Laboratory identification of carbapenem-resistant Enterobacteriaceae (CRE) is a key step in controlling its spread. Our survey showed that most Veterans Affairs laboratories follow VA guidelines for initial CRE identification, whereas 55.0% use PCR to confirm carbapenemase production. Most respondents were knowledgeable about CRE guidelines. Barriers included staffing, training, and financial resources.
Infections caused by multidrug-resistant gram-negative organisms (MDRGNOs) have been increasing every year. The objective of this study was to describe the prevalence of MDRGNOs and factors associated with MDRGNOs in patients with spinal cord injury or disorder (SCI/D).
Retrospective cohort study.
Department of Veterans Affairs (VA) electronic health record data from 142 VA facilities were evaluated for 19,642 patients with SCI/D. Multivariable cluster-adjusted models were fit to identify factors associated with MDRGNO.
Gram-negative (GN) cultures occurred in 44% of patients with SCI/D receiving care at VA facilities, and 11,527 (41.3%) GN cultures had an MDRGNO. The most frequent GN organisms (GNOs) were Escherichia coli (28.5%), Klebsiella pneumoniae (17.0%), and Pseudomonas aeruginosa (16.0%). Two-thirds of GN cultures were from the outpatient setting, where MDRGNO prevalence was 37.6%. Significant geographic variation in the prevalence of MDRGNOs was identified (South, 44.7%; Northeast, 44.3%; West, 36.8%; Midwest, 34.4%). Other factors associated with an MDRGNO were older age, injury characteristics, comorbidities, specimen type, healthcare setting, and healthcare exposure. Black (odds ratio [OR], 1.58; 95% confidence interval [CI], 1.39–1.78) and Hispanic race (OR, 1.58; 95% CI, 1.28–1.95), polymicrobial culture (OR, 2.67; 95% CI, 2.46–2.90), and antibiotic use in the previous 90 days (OR, 1.62; 95% CI, 1.50–1.76) were also associated with having an MDRGNO.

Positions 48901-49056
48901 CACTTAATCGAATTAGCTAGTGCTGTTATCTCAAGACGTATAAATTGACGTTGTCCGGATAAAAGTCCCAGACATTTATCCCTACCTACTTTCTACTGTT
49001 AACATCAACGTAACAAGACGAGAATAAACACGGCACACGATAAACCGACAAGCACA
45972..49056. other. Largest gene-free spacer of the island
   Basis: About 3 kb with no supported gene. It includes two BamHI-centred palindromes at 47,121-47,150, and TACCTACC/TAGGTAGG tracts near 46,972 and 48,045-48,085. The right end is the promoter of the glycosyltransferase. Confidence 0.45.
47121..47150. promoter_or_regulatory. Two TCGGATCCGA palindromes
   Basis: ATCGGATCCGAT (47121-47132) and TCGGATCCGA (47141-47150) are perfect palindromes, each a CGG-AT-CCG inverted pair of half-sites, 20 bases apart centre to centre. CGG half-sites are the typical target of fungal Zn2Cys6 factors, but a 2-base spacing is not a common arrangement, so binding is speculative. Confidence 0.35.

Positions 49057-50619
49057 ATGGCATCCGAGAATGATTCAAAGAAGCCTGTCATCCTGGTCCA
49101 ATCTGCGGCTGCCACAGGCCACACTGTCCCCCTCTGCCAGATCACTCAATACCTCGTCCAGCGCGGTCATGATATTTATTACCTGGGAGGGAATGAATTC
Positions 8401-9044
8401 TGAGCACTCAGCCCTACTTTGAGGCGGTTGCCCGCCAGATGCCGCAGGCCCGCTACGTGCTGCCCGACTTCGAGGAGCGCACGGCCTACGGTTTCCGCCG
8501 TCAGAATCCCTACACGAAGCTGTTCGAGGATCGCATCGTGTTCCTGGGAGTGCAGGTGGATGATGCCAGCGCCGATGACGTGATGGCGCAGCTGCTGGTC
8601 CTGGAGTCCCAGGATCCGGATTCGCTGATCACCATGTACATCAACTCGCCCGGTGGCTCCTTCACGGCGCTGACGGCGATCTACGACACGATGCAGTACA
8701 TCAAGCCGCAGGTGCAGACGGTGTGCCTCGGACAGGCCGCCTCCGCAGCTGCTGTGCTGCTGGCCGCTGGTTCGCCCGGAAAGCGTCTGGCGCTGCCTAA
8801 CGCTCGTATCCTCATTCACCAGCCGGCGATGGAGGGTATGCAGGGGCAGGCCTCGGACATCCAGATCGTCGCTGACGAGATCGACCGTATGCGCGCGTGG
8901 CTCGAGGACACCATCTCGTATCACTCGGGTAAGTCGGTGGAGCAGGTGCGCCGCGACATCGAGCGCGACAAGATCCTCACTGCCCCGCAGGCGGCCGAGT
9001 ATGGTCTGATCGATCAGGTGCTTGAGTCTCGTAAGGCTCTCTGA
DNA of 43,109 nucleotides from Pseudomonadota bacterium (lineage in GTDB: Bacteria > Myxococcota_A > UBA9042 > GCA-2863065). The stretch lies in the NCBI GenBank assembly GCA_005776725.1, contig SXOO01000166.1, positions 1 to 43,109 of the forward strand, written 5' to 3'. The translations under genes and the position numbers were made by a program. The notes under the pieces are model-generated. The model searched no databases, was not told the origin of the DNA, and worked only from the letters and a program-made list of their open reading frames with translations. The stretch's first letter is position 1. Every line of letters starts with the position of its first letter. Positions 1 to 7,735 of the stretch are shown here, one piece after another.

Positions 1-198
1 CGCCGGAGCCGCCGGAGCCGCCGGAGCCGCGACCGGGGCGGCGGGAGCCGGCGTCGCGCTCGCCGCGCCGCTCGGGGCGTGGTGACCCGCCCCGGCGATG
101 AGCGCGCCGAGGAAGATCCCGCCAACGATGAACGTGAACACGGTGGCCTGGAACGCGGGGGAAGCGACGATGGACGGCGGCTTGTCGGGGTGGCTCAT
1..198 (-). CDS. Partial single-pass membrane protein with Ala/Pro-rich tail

MDRGNOs were common in community and healthcare settings among veterans with SCI/D, with significant geographic variation. Health care and antibiotic exposures were significant factors associated with MDRGNOs. Priority should be given to controlling the spread of MDRGNOs in this special population, including a focus on judicious use of antibiotics.
To examine variation in antibiotic coverage and detection of resistant pathogens in community-onset pneumonia.
A total of 128 hospitals in the Veterans Affairs health system.
Hospitalizations with a principal diagnosis of pneumonia from 2009 through 2010.
We examined proportions of hospitalizations with empiric antibiotic coverage for methicillin-resistant Staphylococcus aureus (MRSA) and Pseudomonas aeruginosa (PAER) and with initial detection in blood or respiratory cultures. We compared lowest- versus highest-decile hospitals, and we estimated adjusted probabilities (AP) for patient- and hospital-level factors predicting coverage and detection using hierarchical regression modeling.
Among 38,473 hospitalizations, empiric coverage varied widely across hospitals (MRSA lowest vs highest, 8.2% vs 42.0%; PAER lowest vs highest, 13.9% vs 44.4%). Detection rates also varied (MRSA lowest vs highest, 0.5% vs 3.6%; PAER lowest vs highest, 0.6% vs 3.7%). Whereas coverage was greatest among patients with recent hospitalizations (AP for anti-MRSA, 54%; AP for anti-PAER, 59%) and long-term care (AP for anti-MRSA, 60%; AP for anti-PAER, 66%), detection was greatest in patients with a previous history of a positive culture (AP for MRSA, 7.9%; AP for PAER, 11.9%) and in hospitals with a high prevalence of the organism in pneumonia (AP for MRSA, 3.9%; AP for PAER, 3.2%). Low hospital complexity and rural setting were strong negative predictors of coverage but not of detection.